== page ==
|Archbishop of Canterbury|
|Appointed||8 November 1397|
|Term ended||19 October 1399|
|Died||6 January 1406|
Roger Walden (died 1406) was an English treasurer and Bishop of London.
Little is now known of Walden's birth nor of his early years. He had some connection with the Channel Islands, and resided for some time in Jersey where he was rector of the Parish Church of St Helier from 1371 to 1378. He then held livings in Yorkshire and in Leicestershire before he became Archdeacon of Winchester in 1387. His days, however, were by no means fully occupied with his ecclesiastical duties, and in 1387 also he was appointed Treasurer of Calais, holding about the same time other positions in this neighbourhood.
The Channel Islands are an archipelago in the English Channel, off the French coast of Normandy. They include two Crown dependencies: the Bailiwick of Jersey, which is the largest of the islands; and the Bailiwick of Guernsey, consisting of Guernsey, Alderney, Sark and some smaller islands. They are considered the remnants of the Duchy of Normandy and, although they are not part of the United Kingdom, the UK is responsible for the defence and international relations of the islands. The Crown dependencies are not members of the Commonwealth of Nations or of the European Union. They have a total population of about 164,541, and the bailiwicks' capitals, Saint Helier and Saint Peter Port, have populations of 33,500 and 18,207, respectively. The total area of the islands is 198 km2.
Jersey, officially the Bailiwick of Jersey, is a Crown dependency located near the coast of Normandy, France. Jersey was part of the Duchy of Normandy, whose dukes went on to become kings of England from 1066. After Normandy was lost by the kings of England in the 13th century, and the ducal title surrendered to France, Jersey and the other Channel Islands remained attached to the English crown.
A rector is, in an ecclesiastical sense, a cleric who functions as an administrative leader in some Christian denominations. In contrast, a vicar is also a cleric but functions as an assistant and representative of an administrative leader. The term comes from the Latin for the helmsman of a ship.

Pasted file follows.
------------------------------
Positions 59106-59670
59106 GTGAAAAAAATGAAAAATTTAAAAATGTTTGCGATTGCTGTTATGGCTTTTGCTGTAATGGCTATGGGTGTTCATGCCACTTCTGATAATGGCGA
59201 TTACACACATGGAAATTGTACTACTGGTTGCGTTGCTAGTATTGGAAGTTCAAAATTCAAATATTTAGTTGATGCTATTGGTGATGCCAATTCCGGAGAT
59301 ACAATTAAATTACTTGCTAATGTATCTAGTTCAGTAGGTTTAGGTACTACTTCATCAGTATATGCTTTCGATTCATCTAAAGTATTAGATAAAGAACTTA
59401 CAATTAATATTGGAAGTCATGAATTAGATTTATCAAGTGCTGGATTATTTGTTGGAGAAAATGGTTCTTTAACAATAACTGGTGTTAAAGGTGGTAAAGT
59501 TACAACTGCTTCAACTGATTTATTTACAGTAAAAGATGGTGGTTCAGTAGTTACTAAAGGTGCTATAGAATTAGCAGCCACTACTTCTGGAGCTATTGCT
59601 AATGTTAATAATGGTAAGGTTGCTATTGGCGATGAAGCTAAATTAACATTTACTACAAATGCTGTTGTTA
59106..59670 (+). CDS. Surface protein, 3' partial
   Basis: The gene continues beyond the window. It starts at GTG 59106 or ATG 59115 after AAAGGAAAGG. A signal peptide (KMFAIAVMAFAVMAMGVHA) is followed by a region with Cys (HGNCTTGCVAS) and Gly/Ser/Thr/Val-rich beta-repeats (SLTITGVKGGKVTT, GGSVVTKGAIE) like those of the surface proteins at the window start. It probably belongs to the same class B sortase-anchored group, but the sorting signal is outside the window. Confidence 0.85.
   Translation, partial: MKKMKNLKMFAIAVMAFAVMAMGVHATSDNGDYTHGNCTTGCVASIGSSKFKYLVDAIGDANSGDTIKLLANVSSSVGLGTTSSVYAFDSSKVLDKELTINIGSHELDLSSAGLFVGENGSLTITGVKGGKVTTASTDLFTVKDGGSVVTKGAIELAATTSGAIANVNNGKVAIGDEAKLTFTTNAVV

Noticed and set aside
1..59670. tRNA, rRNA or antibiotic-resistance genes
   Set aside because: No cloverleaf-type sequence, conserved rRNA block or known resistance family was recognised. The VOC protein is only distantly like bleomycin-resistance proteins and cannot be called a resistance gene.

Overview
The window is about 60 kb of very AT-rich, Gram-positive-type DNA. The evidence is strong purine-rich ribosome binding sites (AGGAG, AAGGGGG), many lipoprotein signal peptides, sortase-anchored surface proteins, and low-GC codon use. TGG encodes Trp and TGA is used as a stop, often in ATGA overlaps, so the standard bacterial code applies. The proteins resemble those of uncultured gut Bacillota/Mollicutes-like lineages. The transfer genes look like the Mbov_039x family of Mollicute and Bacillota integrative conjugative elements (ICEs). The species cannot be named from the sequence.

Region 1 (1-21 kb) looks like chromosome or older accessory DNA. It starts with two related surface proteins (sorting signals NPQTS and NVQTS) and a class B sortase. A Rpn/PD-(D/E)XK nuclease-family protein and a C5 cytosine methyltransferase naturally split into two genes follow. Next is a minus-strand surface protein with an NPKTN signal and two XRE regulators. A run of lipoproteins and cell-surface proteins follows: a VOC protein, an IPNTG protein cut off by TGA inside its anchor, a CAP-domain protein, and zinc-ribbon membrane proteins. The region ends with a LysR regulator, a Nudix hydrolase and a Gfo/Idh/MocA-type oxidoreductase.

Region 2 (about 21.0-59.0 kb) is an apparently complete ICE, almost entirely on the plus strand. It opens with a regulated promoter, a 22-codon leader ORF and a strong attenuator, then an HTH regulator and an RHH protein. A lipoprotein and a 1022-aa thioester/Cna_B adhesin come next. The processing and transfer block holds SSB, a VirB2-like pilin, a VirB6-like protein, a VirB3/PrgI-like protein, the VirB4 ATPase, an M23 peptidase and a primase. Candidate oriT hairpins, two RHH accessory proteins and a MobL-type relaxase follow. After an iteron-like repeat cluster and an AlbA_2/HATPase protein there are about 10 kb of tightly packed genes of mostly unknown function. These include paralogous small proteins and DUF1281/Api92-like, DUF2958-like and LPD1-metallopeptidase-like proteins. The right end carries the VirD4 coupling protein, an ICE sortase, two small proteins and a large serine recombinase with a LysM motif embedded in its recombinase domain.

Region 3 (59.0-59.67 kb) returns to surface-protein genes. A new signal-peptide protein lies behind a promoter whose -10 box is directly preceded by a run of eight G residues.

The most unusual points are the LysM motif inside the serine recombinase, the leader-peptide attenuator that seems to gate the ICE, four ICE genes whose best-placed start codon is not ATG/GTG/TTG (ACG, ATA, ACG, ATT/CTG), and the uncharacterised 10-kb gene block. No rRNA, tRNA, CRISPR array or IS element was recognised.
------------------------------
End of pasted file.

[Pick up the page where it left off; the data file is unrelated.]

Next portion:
In 1395, after having served Richard II as secretary, Walden became treasurer of England,adding the deanery of York to his numerous other benefices. On 8 November 1397 he was chosen Archbishop of Canterbury in succession to Thomas Arundel, who had just been banished from the realm, but he lost this position when the new king Henry IV restored Arundel in 1399, and after a short imprisonment he passed into retirement, being, as he himself says, "in the dust and under feet of men."
Richard II, also known as Richard of Bordeaux, was King of England from 1377 until he was deposed in 1399. Richard, a son of Edward the Black Prince, was born in Bordeaux during the reign of his grandfather, Edward III. His father was Prince of Aquitaine. Richard was the younger brother of Edward of Angoulême, upon whose death Richard, at three years of age, became second in line to the throne after his father. Upon the death of Richard's father prior to the death of Edward III, Richard, by primogeniture, became the heir apparent to the throne. With Edward III's death the following year, Richard succeeded to the throne at the age of ten.
The Dean of York is the member of the clergy who is responsible for the running of the York Minster cathedral. As well as being the head of the cathedral church of the diocese and the metropolitical church of the province, the Dean of York holds preeminence as the Vicar of the Northern Province.
A benefice or living is a reward received in exchange for services rendered and as a retainer for future services. The Roman Empire used the Latin term beneficium as a benefit to an individual from the Empire for services rendered. Its use was adopted by the Western Church in the Carolingian Era as a benefit bestowed by the crown or church officials. A benefice specifically from a church is called a precaria such as a stipend and one from a monarch or nobleman is usually called a fief. A benefice is distinct from an allod, in that an allod is property owned outright, not bestowed by a higher authority.
On 10 December 1405, through Arundel's influence, Walden was elected Bishop of London, and he died at Much Hadham in Hertfordshire on 6 January 1406.He was buried in St. Paul's Cathedral. An Historia Mundi, the manuscript of which is in the British Museum, is sometimes regarded as the work of Walden; but this was doubtless written by an earlier writer.
The Bishop of London is the ordinary of the Church of England Diocese of London in the Province of Canterbury.
Much Hadham, formerly known as Great Hadham, is a village and civil parish in the district of East Hertfordshire, Hertfordshire, England. The parish of Much Hadham contains the hamlets of Perry Green and Green Tye, as well as the village of Much Hadham itself. It covers 4,490 acres (1,820 ha). The village of Much Hadham is situated midway between Ware and Bishop's Stortford. The population of the parish was recorded as 2,862 in the 2011 census, an increase from 1,994 in 2001.